Monday, 22 August 2011

Why the Roads are Free in Brittany

A long, long, time ago, in 1491, when Anne de Bretagne (described in Wikipedia as "un personnage soucieux de défendre le duché face à l'appétit de ses voisins") married Charles VIII, uniting Brittany with the rest of France, one of the conditions of her marriage was that France was not allowed to levy road tolls in her homeland. Elsewhere in France, many of the motorways have been privatised and companies such as Vinci and Cofiroutes charge hefty fees for their use. While the tolls are expensive, they do pay for a high level of improvement and maintenance, meaning that many of them have 6 lanes and speed limits of 130km/h. In Brittany, on the other hand, the motorways are free to use, with no more than 4 lanes and 110km/h speed limits.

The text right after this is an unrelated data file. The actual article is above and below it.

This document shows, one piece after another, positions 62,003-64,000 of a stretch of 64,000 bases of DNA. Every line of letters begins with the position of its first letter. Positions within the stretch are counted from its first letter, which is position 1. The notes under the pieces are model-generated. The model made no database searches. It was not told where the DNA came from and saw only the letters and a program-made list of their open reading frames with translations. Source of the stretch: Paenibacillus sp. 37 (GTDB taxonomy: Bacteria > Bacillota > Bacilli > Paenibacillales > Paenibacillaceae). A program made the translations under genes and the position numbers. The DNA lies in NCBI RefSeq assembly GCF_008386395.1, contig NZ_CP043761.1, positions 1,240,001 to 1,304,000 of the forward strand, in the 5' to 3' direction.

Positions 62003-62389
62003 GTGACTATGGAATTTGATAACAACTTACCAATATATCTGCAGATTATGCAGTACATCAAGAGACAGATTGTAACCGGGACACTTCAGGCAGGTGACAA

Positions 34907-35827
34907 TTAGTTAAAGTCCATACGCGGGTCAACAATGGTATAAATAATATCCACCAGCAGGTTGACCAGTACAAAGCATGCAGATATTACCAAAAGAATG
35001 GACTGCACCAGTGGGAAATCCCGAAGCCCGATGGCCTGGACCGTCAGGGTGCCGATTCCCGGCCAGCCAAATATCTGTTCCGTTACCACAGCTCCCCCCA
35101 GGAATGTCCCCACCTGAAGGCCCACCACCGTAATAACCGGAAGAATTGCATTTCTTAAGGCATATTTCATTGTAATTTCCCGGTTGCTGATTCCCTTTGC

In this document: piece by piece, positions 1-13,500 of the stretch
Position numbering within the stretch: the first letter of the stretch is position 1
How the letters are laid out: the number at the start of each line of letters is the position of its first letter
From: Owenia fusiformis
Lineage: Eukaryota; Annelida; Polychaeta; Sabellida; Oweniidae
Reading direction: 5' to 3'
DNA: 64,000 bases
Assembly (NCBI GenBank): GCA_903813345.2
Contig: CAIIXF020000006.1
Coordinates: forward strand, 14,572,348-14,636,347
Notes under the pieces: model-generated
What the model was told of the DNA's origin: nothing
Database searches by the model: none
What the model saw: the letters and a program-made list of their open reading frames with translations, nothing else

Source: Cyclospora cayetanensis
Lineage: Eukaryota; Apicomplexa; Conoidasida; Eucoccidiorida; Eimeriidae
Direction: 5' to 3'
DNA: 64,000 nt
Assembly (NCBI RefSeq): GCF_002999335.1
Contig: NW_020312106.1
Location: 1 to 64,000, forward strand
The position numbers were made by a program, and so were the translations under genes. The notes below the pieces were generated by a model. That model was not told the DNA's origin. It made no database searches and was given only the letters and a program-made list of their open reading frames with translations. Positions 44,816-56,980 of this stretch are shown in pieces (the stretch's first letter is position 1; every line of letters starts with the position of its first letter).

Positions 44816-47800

While I generally appreciate the fact that the private motorways allow me to get far away from Paris in a relatively short period of time, driving at 70 miles per hour instead of 85 (add ten for the average French driver!) and only having to worry about checking one wing mirror at a time is definitely a de-stress factor in Bretagne for me!

2 comments:

  1. It's funny because every few years, a politician will try to make a case for bringing toll roads to Bretagne and it causes a huge uproar and usually ends the poor guy's political career.

    Another reason the roads are still free is because it's the agricultural center of France. So much food & animal product gets trucked out of the region that it would raise food costs quite substantially for the French population if all of those trucks were charged tolls!

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  2. Which also explains those strong farmyard smells!

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